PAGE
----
A makeshift dental office is set up in a spare room at Hanover Street School in Lebanon, New Hampshire. School Nurse Holly Maher and a first grader stop at the door and say hello to dental hygienist Asha Clark, who encourages the slightly nervous child to climb up onto the adjustable gray chair. What breaks the ice instantly? Clark gives the child sunglasses — super cool red and white sunglasses — to wear to protect his eyes from the bright light on her magnifying glasses.
It’s just the start of the day for Upper Valley Smiles, a free dental health program for school kids created and hosted by Alice Peck Day Memorial Hospital. Over the course of two days, 47 children at Hanover Street School will receive a free dental checkup.
“The goal is to provide preventive and non-invasive dental care to elementary school students with no dental home or no regular dental care,” said Liz Swanton, Community Health engagement officer and Upper Valley Smiles program coordinator. “Our dental hygienist provides oral health education, dental screenings, fluoride varnish, sealants, decay-stopping fluoride treatments, and interim therapeutic restorations — all at no cost to families.”
Each visit varies — it all depends on a child’s familiarity with dental care. Some have been to the dentist. Some have never seen a dentist, which isn’t unusual in rural areas. Lower income families often have difficulty finding a practice that accepts Medicaid. If they do find a dentist, the wait for an appointment may be months due to a perfect storm of post-pandemic demand, a large number of retiring practitioners, and a downward trend of dental school enrollment.
But students enrolled in Lebanon, Enfield, Canaan, Hartford, and the Hartland elementary schools have support from Upper Valley Smiles. The program started in 2003, paused for two years during the pandemic, and restarted visiting four schools in 2022. Now, with Clark on staff part-time and the scheduling support of the school nurses, Upper Valley Smiles will visit 10 schools in 2023.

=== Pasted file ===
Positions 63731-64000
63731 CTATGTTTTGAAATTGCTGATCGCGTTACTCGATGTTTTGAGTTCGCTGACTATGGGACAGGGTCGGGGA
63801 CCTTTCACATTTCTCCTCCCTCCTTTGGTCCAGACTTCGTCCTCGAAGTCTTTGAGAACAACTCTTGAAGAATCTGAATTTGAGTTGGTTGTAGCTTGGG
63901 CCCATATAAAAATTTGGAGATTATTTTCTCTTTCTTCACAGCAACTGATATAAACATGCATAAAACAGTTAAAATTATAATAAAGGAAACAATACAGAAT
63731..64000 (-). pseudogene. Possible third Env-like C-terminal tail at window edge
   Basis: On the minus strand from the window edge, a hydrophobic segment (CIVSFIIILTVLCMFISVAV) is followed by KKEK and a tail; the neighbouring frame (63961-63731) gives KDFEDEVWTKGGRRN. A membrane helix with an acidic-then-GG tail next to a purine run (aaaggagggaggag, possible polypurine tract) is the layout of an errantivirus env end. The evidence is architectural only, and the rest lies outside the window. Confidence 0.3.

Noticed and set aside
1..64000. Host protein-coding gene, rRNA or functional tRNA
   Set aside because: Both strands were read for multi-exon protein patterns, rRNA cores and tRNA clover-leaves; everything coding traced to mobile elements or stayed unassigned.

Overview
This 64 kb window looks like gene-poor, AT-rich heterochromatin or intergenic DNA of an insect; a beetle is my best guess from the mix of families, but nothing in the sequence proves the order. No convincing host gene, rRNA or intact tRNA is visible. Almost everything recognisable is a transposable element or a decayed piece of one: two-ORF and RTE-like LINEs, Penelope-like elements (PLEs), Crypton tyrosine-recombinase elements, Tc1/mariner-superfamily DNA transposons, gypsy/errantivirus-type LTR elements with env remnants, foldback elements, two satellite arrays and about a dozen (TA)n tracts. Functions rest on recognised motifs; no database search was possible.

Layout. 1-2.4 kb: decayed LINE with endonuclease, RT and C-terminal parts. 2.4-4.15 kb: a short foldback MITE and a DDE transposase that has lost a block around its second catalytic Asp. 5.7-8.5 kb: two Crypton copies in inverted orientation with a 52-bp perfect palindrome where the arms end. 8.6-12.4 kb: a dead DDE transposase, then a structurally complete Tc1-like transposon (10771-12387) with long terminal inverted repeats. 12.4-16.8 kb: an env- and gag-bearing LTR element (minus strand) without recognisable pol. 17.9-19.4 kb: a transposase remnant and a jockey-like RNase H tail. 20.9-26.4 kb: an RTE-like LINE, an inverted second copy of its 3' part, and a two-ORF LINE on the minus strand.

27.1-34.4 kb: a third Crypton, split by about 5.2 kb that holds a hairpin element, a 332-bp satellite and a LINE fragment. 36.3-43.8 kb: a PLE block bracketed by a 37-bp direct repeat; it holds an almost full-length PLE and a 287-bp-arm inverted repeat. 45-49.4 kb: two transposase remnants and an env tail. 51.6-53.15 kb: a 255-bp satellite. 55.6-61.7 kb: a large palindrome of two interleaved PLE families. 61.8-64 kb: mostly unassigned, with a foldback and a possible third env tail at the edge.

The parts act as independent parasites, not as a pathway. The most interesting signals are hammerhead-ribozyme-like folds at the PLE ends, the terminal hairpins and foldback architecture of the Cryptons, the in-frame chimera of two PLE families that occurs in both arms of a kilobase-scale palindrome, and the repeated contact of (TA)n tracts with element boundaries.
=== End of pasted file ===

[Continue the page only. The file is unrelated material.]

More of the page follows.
It’s a good thing UV Smiles is back on the road: cavities are on the rise in Upper Valley schools. “We have seen kids with numerous cavities who complain of pain,” Swanton said. “It is rewarding to provide some form of treatment to help stop the cavity and relieve the pain, then refer the child to a dental office for more comprehensive care.”
Clark is great with the kids. “I’m going to look with my mirror, then use my tooth counter to wiggle each tooth to make sure it is strong,” she explained. “Those are superman teeth. They are very strong.”
She quickly removes plaque (which she calls “sugar bugs”), dry brushes teeth with a toothbrush that goes home with kids, flosses, paints decay-stopping varnish on any trouble teeth, and finishes with strawberry fluoride varnish. Swanton notes any trouble areas on a handout, so parents know what teeth might need additional care. It is tucked inside a goodie bag with a toothbrush, toothpaste, floss sticks, and a three-minute timer.
The day is a success. “This is way better than going to the dentist!” a child said to his teacher.
“We are so grateful to have APD help our students at HSS,” Maher said. “I heard so many happy sounds from students as they left the room. One student told another, ‘You are going to love that.'"